History of Deang Ethnic

Deang was a name given to this ethnic group in the Qing Dynasty (1644-1911). Before that time the Deangs along with the Blang and Va ethnic minorities speaking a south Asian language inside Yunnan Province were called "Pu people," according to historical records. In those bygone times the "Pu people" were distributed mainly in the southwestern part of Yunnan Province, which was called Yongchang Prefecture in the Han Dynasty (206B.C.-220A.D.). Their forefathers settled on the banks of the Nujiang River (upper reaches of the Salween that flows across Burma) long before the arrival of the Achang and Jingpo ethnic minorities.

Development of Deang society has been uneven. Since the Deangs have lived in widely scattered localities together with the Han, Dai, Jingpo, Va and other nationalities, who are at different stages of development, they have been influenced by these ethnic groups politically, economically and culturally. Dai influence is particularly strong since the Deangs had for a long period lived in servitude under Dai headmen in feudal times. However, some traces of the ancient clan and village commune of the Deang ethnic minority are still to be found in the Zhenkang area.

Deang People (Photo from baike.baidu.com)

The production unit of the Deang ethnic group is the family, and there is marked division of labor according to sex and age. The farm tools used are bought from Han and Dai regions. Generally speaking, the Deangs practice intensive farming on flatland and on farms near the Han and Dai regions or in paddy fields. Dry land is not cultivated meticulously.

In Deang villages in the Dehong area, the cultivated land used to be communally owned. The wasteland around each village was also communally owned, but people could freely open up the land for cultivating crops. If the land was left uncultivated, it automatically reverted to communal ownership again. In later times, the selling or mortgaging of paddy fields and gardens led to the emergence of private ownership. As a result, most of the paddy fields came into the possession of Han landlords, rich peasants and Dai headmen.

Without either draught animals or funds, and burdened down with taxes and debts, the Deangs could not open up hillside land and gradually became the tenants or farmhands of the landlords, rich peasants and headmen. Many cut firewood, burned charcoal and wove in the off-hours to make ends meet.

In the Zhenkang Prefecture, which had plenty of dry land and little paddy land, private ownership of land and usury had been uncommon. Yet feudal ownership and tenancy show such traces of communal ownership of land as strict demarcation lines between the land of different villages and clearly-marked signs between communally owned land, woods and small privately owned plots. Communal land in each village was managed by headmen. And anyone, from other villages who wanted to rent the communal or private plots, had to get the permission of village headmen.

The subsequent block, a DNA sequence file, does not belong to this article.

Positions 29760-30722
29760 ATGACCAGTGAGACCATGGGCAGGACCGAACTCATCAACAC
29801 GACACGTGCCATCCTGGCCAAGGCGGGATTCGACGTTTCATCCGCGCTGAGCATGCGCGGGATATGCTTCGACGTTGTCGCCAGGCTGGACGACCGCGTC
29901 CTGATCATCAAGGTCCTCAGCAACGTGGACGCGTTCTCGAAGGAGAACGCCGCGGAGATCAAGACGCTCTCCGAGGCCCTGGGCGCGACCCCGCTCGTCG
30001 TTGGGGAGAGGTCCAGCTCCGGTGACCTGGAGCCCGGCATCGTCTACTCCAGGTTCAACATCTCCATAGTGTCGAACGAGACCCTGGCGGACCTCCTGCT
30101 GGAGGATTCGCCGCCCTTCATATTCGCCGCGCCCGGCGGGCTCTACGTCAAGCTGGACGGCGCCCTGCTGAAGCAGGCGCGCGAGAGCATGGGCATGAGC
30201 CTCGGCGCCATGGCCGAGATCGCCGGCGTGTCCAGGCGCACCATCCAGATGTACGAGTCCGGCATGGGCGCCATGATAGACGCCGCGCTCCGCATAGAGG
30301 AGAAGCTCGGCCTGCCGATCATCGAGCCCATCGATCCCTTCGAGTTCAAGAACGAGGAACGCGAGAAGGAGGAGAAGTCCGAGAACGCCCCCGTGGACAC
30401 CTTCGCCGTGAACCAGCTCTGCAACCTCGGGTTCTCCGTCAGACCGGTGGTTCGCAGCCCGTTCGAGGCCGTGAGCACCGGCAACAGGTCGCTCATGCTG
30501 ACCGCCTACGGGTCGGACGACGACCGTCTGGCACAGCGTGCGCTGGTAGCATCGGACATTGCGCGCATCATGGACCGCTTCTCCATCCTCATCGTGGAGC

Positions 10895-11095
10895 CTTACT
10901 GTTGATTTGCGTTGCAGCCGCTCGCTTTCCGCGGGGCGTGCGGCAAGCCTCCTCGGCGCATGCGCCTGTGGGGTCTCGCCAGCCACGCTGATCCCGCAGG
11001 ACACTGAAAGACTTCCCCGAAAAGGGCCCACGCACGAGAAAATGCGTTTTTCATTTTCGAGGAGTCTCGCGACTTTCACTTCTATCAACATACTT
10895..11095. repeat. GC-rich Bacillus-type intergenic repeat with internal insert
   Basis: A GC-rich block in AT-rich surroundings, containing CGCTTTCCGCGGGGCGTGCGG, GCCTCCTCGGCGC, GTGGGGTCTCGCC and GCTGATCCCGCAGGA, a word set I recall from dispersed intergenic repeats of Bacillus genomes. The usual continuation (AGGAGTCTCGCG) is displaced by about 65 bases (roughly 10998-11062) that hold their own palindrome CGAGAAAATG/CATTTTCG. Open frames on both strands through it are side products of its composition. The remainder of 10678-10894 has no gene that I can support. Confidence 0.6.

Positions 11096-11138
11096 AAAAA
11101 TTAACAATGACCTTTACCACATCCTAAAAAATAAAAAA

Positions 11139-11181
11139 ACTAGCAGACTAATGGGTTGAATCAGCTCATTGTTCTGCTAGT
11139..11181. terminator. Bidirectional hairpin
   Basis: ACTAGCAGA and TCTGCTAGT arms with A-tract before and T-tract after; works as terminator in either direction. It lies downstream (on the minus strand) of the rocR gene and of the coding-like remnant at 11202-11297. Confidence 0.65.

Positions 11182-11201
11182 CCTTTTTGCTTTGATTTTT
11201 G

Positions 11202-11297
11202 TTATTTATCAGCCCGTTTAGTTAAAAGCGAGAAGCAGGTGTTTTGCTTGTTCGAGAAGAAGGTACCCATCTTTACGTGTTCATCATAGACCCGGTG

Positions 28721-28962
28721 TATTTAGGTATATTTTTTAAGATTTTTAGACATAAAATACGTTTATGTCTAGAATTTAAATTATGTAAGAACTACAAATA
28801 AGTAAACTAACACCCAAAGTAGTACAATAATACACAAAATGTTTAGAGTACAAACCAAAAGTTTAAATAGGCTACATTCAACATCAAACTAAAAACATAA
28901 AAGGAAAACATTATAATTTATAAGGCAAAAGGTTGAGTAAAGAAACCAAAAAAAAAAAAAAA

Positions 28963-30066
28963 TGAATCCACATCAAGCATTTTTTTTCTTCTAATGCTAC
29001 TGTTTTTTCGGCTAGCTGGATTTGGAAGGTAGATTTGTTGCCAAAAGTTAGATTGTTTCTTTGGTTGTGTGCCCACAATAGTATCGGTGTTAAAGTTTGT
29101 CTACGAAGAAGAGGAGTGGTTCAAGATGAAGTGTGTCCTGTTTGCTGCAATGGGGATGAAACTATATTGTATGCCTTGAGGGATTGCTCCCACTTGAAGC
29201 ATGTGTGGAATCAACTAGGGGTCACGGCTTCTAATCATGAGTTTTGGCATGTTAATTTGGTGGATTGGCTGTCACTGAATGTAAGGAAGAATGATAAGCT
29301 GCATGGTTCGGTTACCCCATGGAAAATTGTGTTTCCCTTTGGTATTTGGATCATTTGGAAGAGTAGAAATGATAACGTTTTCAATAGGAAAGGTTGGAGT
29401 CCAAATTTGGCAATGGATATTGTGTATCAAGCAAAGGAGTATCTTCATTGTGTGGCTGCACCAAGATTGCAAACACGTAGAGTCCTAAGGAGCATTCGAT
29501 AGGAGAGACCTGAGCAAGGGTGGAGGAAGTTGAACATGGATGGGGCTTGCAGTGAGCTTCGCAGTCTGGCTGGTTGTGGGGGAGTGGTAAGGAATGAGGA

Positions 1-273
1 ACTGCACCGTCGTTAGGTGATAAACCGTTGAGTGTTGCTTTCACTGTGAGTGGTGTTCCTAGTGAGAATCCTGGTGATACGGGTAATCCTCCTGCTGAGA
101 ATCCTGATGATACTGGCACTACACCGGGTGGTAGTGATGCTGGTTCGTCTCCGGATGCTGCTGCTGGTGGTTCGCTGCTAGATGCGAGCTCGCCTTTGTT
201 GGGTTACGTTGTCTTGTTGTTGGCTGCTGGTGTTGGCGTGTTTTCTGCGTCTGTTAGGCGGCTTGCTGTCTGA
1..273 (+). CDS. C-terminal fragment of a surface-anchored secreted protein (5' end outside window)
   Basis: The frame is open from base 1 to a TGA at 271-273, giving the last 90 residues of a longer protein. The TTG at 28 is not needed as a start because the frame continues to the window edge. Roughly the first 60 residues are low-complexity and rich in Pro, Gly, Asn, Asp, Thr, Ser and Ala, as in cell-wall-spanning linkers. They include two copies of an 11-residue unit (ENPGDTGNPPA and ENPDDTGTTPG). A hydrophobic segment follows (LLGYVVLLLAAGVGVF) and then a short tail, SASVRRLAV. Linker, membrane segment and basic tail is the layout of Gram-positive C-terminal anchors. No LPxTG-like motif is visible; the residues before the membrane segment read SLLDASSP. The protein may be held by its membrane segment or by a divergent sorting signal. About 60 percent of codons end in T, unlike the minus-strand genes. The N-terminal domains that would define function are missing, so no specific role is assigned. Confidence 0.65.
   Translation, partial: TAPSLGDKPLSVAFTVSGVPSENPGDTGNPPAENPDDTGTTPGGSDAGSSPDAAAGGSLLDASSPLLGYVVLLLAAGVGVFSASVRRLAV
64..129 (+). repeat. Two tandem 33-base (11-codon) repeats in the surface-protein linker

Some Deang people still retain some traces of the communal system in the way they live. A clan commune was formed by many small families with blood relations. Usually thirty to forty people shared one outsized communal house, but each individual family had its own fireplace and kept its own account. Primitive distribution on an equal basis was practiced in farming. But exploitation had appeared with some families owning more cows and working less.

The Deang people everywhere used to live under the sway of the feudal lords of the Dai ethnic group. Deang headmen in the Dehong region were either appointed by Dai chieftains or were hereditary. To control and exploit the Deang people, Dai chieftains granted official titles to Deang headmen and let them run the villages, impose levies, and collect tributes. Some Deang people who lived in or near areas under the Jingpo's jurisdiction had to pay "head taxes." This constituted another burden for the Deangs who were bled white by heavy taxes and rents collected by Dai chiefs or the Kuomintang government.

Landlords and rich peasants of the Deang ethnic group made up only two per cent of the population. Many of them were appointed headmen of Dai chiefs. Being tenants or farmhands of either Han landlords and rich peasants or Dai headmen, most Deangs lived in dire poverty.




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